Town & Country (film)

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Town & Country
Town & Country.jpg
Directed by Peter Chelsom
Produced by Andrew S. Carsch
Simon Fields
Fred Roos
Written by Michael Laughlin
Buck Henry
Starring Warren Beatty
Diane Keaton
Goldie Hawn
Garry Shandling
Andie MacDowell
Jenna Elfman
Nastassja Kinski
Charlton Heston
Cinematography William A. Fraker
Edited by Claire Simpson
Distributed by New Line Cinema
Release dates
  • April 27, 2001 (2001-04-27)
Running time
104 minutes
Country United States
Language English
Budget $90 million
Box office $10,372,291[1]

Town & Country is a 2001 film starring Warren Beatty, Diane Keaton, Goldie Hawn and Garry Shandling and directed by Peter Chelsom. It is a romantic comedy in which Beatty plays an architect, with Keaton as his wife and Hawn and Shandling as their best friends. It holds the distinction of being one of the biggest box office flops in American film history.[2]

This is Beatty's and Keaton's first film together since 1981's Reds, and Beatty's third film with Hawn since 1971's $ and 1975's Shampoo. To date, this is Beatty's last appearance on screen.


Porter Stoddard is so prosperous an architect, he has New York homes on Park Avenue and in the Hamptons, as well as a vacation lodge out west in Sun Valley. He has been married for 25 years to the equally successful Ellie, an interior designer, but has been having an affair with Alex, a beautiful young cellist.

There is trouble brewing in the marriage of their best friends. Mona Morris wants a divorce from antique-dealer husband Griffin, catching him having a hotel tryst. The part she did not catch is that Griffin's new romantic partner is a cross-dressing man.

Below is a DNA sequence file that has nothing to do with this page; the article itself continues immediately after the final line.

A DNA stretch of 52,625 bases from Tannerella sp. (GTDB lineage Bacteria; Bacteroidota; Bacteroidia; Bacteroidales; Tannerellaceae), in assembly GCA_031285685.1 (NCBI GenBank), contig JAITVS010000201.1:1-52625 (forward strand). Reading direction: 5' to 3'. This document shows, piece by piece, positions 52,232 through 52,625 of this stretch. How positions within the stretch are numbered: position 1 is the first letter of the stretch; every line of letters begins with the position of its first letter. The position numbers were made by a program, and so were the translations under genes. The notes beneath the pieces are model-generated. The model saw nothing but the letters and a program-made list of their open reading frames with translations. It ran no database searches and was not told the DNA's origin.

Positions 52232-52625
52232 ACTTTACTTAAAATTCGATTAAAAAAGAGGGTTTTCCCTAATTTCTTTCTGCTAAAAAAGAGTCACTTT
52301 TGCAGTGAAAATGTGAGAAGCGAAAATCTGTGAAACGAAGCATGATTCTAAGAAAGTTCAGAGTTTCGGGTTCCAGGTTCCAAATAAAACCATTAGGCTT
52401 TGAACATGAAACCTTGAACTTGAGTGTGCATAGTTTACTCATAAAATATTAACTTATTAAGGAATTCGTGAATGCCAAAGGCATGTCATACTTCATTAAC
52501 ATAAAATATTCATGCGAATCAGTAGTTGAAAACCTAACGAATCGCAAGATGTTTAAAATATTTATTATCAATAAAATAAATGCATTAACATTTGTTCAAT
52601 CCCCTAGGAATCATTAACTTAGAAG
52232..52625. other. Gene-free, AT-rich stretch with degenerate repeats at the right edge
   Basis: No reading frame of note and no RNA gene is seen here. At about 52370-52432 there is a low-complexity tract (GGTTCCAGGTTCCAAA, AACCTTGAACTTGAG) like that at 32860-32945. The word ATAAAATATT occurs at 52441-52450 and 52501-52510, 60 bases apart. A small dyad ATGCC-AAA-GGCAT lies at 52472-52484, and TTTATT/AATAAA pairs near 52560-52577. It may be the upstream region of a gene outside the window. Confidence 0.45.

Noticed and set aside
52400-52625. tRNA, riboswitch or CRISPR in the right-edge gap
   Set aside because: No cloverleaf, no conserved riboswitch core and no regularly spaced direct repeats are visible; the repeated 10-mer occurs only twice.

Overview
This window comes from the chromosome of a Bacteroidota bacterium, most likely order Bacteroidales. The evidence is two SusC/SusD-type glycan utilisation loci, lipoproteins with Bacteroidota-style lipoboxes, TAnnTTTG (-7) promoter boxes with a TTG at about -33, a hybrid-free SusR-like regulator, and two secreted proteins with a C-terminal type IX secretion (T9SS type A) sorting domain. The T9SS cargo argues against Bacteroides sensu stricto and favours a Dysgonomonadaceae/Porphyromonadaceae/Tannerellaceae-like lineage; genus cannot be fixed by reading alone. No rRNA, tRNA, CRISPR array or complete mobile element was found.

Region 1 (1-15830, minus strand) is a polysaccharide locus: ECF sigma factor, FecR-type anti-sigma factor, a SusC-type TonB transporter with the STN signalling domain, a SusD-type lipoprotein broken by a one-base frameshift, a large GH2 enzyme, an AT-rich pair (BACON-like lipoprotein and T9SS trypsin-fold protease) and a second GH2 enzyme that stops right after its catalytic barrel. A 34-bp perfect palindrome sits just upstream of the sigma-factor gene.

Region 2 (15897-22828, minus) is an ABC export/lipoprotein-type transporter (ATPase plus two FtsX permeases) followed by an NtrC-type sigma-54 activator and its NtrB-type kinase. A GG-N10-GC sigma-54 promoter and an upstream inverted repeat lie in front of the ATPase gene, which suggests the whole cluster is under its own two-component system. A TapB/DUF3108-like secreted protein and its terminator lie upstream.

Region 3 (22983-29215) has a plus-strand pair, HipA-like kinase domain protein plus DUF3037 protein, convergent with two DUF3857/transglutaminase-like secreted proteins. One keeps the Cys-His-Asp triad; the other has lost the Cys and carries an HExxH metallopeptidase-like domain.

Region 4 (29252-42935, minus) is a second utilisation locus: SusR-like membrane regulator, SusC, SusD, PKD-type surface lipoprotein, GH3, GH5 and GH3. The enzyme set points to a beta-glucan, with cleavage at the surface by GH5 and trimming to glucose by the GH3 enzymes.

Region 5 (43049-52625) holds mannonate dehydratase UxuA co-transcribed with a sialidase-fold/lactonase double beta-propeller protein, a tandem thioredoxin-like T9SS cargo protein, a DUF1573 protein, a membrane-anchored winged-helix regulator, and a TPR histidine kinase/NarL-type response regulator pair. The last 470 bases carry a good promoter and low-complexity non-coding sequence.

Mona wants to travel to Mississippi to see her girlhood antebellum home. Ellie is worried about Mona's depression over the state of her marriage and does not feel she should be alone, so Porter is asked to accompany Mona down south. There they end up having a quick sexual fling.

With things awkward at home for both, Porter and Griffin fly by themselves to Sun Valley to get away from their troubles. But it is not long before Porter finds himself in a romantic entanglement with Eugenie Claybourne, a spoiled heiress whose gun-loving father is already loading his shotgun in case Porter does wrong by his daughter. A free spirit named Auburn also ends up coaxing Porter and Griffin to a Halloween party, where they end up dressed in preposterous costumes.

By the time Porter returns to New York, everything is falling apart, not only his home life but his house. And, once and for all, Griffin finds the nerve to tell his wife that he is leaving her for someone else, but it is not another woman.


Production history[edit]

Production costs[edit]

The production costs of the film totaled an estimated USD $90 million,[3] not including distribution and marketing expenses. The total worldwide box office came to $10,365,000.[3] Considering that typically half of the gross box-office receipts go to the exhibitors and half to the filmmakers, Town & Country lost the studio at least $100 million, and probably much more if costs for distribution and marketing are considered, which average around $35–50 million for a studio picture such as this. The studio, having already spent in excess of $90 million, backed a very limited distribution and marketing campaign in the $15–20 million range, bringing the total cost to $105–110 million. However, some insiders have said that the total production costs were more likely in the $100–105 million range with the prints and ads at around $20 million, which would bring the total costs at $125 million.